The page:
The democratically elected socialist governments in Venezuela and Nicaragua were not invited either. Instead, Washington invited right-wing U.S.-sponsored opposition activists from both Latin American countries, including Lesther Alemán, who played a major role in a violent coup attempt in Nicaragua in 2018.
Also participating in the summit was the notorious CIA cutout the National Endowment for Democracy (NED), which Washington has used to meddle in foreign countries all across the planet, organizing regime-change operations and funding “color revolutions”.
As a key foreign-policy strategy, the Biden administration has weaponized rhetoric about “democracy” to advance U.S. geopolitical interests.
In his first State of the Union address in 2022, Biden claimed that Washington’s new cold war on China and Russia was a “battle between democracy and autocracies”.
But European Union foreign policy chief Josep Borrell said otherwise in a speech in October, criticizing the deceptive “democracies vs. authoritarians” framing.
Top EU foreign-policy official Josep Borrell admitted the West’s new cold war on China & Russia is NOT a battle of “democracies vs authoritarians”
He conceded: “On our side, there are a lot of authoritarian regimes”
It's an economic conflict
— Ben Norton (@BenjaminNorton) October 29, 2022
“On our side, there are a lot of authoritarian regimes”, Borrell admitted.
“We cannot say we are the democracies, and the ones which follow us are also democracies. That is not true”, added the top EU diplomat.
One of the first speakers at Biden’s 2023 Summit for Democracy, as it opened on March 29, was the far-right leader of the Israeli apartheid regime, Benjamin Netanyahu.
Netanyahu has served as prime minister for more than 15 of the 27 years since 1996. Today, his far-right coalition government includes members of literal fascist parties.
In fact, Netanyahu spoke at Biden’s summit while mass protests were going on in Israel against his authoritarian regime.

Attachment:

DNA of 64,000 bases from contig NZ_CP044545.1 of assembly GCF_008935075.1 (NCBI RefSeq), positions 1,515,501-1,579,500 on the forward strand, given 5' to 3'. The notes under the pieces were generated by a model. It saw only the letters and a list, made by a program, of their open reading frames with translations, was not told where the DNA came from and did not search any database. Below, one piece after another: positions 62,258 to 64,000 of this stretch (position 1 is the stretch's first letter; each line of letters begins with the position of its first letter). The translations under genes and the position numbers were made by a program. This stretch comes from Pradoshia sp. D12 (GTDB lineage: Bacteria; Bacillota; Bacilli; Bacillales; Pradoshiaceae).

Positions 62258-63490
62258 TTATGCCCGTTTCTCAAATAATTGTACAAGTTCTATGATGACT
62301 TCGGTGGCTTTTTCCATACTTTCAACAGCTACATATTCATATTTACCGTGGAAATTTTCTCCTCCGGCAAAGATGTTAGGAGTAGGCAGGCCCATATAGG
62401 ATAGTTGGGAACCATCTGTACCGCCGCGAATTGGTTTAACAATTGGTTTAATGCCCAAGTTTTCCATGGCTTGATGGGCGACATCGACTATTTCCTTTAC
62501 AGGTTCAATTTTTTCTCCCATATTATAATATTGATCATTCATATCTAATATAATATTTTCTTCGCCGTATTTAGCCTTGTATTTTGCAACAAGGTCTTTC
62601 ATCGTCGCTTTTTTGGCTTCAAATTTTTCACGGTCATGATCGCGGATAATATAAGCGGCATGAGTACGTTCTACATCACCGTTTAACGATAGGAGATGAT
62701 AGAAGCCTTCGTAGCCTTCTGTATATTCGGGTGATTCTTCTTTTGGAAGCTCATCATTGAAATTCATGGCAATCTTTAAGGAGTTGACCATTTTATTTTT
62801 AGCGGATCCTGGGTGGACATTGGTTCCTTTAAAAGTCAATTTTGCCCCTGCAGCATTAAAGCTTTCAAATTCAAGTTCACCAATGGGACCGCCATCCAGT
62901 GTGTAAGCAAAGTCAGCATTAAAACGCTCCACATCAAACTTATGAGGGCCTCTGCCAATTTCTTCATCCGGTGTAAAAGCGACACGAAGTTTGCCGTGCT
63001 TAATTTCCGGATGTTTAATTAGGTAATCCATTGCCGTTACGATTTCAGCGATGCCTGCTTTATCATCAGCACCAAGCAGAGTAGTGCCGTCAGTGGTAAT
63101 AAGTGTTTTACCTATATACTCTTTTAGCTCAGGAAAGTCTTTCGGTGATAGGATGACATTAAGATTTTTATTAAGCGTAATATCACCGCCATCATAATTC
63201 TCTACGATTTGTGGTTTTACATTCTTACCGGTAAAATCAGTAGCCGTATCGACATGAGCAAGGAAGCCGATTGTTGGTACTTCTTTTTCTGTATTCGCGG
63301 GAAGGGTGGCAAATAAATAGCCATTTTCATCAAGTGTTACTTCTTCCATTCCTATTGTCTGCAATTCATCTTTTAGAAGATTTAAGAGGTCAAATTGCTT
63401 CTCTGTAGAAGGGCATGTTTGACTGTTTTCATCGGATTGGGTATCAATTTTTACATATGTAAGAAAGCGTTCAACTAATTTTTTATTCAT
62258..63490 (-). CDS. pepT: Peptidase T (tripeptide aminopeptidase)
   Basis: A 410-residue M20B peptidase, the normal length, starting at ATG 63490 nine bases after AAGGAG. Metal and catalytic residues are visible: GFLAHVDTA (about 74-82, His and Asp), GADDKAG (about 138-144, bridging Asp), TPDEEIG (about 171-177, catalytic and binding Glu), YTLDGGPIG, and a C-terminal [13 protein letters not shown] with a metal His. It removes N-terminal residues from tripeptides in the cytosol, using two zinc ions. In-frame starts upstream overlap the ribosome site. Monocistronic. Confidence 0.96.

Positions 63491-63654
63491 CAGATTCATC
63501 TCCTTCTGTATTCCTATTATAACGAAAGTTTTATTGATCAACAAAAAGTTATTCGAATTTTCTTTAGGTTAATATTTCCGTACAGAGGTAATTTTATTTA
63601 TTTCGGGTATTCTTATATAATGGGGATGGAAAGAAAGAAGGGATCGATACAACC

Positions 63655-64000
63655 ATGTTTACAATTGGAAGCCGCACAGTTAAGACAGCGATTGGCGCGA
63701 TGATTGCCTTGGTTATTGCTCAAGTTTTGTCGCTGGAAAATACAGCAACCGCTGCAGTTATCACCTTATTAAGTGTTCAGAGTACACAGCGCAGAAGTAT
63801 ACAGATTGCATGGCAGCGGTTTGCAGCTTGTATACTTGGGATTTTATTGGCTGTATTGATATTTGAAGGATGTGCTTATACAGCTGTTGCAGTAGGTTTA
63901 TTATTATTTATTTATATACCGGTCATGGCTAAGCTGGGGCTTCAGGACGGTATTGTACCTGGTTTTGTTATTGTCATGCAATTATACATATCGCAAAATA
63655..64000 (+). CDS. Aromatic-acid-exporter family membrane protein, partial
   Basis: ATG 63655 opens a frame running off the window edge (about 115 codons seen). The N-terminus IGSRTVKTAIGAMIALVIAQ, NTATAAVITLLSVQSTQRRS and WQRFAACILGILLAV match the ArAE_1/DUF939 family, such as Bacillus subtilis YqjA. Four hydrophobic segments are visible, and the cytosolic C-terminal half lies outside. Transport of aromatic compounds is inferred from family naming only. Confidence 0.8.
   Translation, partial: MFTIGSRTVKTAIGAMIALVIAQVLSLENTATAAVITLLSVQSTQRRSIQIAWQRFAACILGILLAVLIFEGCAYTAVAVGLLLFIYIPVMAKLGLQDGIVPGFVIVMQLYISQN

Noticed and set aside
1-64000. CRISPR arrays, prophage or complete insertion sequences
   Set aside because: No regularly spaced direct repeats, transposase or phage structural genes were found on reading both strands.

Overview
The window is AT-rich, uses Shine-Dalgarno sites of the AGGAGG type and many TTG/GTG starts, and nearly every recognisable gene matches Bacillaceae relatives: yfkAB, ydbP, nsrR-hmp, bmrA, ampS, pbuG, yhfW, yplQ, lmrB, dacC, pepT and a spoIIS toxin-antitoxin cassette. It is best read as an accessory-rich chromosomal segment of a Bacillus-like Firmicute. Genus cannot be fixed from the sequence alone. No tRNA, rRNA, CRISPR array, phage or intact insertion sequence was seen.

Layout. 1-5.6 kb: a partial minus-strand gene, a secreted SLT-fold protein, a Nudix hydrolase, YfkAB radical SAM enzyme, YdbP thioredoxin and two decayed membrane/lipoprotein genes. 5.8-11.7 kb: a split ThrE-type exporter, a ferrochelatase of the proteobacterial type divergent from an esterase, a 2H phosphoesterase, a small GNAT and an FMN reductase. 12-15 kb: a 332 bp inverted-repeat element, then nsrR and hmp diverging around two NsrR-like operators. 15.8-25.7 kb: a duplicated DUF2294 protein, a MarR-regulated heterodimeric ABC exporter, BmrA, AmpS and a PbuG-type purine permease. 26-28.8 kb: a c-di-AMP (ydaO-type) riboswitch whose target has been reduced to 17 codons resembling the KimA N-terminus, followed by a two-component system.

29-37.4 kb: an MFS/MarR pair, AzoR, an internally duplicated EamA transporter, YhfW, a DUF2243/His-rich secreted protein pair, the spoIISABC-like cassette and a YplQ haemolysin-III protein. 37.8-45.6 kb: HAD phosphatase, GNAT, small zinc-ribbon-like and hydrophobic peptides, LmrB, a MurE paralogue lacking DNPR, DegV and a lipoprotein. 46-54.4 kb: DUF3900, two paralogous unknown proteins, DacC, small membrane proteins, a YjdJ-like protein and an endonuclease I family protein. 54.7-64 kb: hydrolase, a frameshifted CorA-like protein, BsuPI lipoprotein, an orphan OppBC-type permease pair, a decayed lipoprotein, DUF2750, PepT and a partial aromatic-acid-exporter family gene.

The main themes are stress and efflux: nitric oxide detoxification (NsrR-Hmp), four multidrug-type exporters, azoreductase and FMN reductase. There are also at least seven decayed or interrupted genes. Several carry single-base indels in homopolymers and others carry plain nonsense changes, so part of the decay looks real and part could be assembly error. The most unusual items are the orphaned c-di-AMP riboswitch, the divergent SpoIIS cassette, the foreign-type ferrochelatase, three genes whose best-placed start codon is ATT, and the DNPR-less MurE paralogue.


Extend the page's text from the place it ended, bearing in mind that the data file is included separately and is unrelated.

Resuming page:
Israel’s most influential newspaper Haaretz—which is essentially the country’s equivalent of the New York Times, promoting a centrist liberal perspective—published an article warning, “‘Israel’s Government Has neo-Nazi Ministers. It Really Does Recall Germany in 1933′: Holocaust historian Daniel Blatman says he is astounded at how quickly Israel is hurtling toward fascism”.
Biden’s “Summit for Democracy” also featured the far-right president of Poland, Andrzej Duda.
Even former U.S. President Barack Obama stated in an interview on CNN in 2021 that NATO and EU members Poland and Hungary “now essentially have become authoritarian“.
However, while Poland’s far-right authoritarian regime was invited to Biden’s “Summit for Democracy”, Hungary was not. The reason why is clear: Poland is virulently anti-Russia, so it was welcomed; whereas Hungary has tried to balance good relations with both the West and Russia, so it was the only EU member that was not invited.
Mainstream NGOs that are routinely cited in the Western media to attack NATO’s adversaries have admitted that far-right authoritarianism is growing closer to home.
The Civil Liberties Union for Europe—a major civil society organization that is similar to the American Civil Liberties Union (ACLU) in the United States—warned that Poland and Hungary are increasingly authoritarian. Both are “seizing further control of the justice system, civil society and media, while cutting basic human rights and fuelling divisions by scapegoating migrants and other minority groups”.
The Western government-funded International Institute for Democracy and Electoral Assistance (International IDEA) has warned that the Polish regime is violently cracking down on protesters and arbitrarily detaining anti-fascist activists, while allowing fascist extremists to use Nazi symbols.